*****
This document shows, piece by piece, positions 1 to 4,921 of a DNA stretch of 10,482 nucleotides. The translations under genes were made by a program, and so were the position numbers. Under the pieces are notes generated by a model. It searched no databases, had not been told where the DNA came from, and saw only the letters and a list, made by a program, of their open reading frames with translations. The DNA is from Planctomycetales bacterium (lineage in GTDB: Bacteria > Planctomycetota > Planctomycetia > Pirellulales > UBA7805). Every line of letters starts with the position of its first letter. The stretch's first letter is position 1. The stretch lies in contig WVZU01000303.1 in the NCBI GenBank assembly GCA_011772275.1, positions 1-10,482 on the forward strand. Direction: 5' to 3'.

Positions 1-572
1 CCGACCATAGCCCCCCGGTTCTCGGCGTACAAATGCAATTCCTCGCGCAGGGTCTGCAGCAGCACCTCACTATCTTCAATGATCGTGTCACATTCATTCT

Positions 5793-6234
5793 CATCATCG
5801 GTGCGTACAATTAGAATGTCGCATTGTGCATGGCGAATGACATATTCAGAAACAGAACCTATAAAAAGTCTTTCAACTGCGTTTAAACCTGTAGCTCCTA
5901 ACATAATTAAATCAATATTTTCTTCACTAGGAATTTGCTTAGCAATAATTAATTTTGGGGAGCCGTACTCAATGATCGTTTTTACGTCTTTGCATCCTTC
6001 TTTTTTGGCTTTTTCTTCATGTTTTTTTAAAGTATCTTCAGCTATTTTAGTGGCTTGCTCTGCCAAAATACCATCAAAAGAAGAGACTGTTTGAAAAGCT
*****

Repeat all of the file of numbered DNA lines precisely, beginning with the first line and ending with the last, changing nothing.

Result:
This document shows, piece by piece, positions 1 to 4,921 of a DNA stretch of 10,482 nucleotides. The translations under genes were made by a program, and so were the position numbers. Under the pieces are notes generated by a model. It searched no databases, had not been told where the DNA came from, and saw only the letters and a list, made by a program, of their open reading frames with translations. The DNA is from Planctomycetales bacterium (lineage in GTDB: Bacteria > Planctomycetota > Planctomycetia > Pirellulales > UBA7805). Every line of letters starts with the position of its first letter. The stretch's first letter is position 1. The stretch lies in contig WVZU01000303.1 in the NCBI GenBank assembly GCA_011772275.1, positions 1-10,482 on the forward strand. Direction: 5' to 3'.

Positions 1-572
1 CCGACCATAGCCCCCCGGTTCTCGGCGTACAAATGCAATTCCTCGCGCAGGGTCTGCAGCAGCACCTCACTATCTTCAATGATCGTGTCACATTCATTCT

Positions 5793-6234
5793 CATCATCG
5801 GTGCGTACAATTAGAATGTCGCATTGTGCATGGCGAATGACATATTCAGAAACAGAACCTATAAAAAGTCTTTCAACTGCGTTTAAACCTGTAGCTCCTA
5901 ACATAATTAAATCAATATTTTCTTCACTAGGAATTTGCTTAGCAATAATTAATTTTGGGGAGCCGTACTCAATGATCGTTTTTACGTCTTTGCATCCTTC
6001 TTTTTTGGCTTTTTCTTCATGTTTTTTTAAAGTATCTTCAGCTATTTTAGTGGCTTGCTCTGCCAAAATACCATCAAAAGAAGAGACTGTTTGAAAAGCT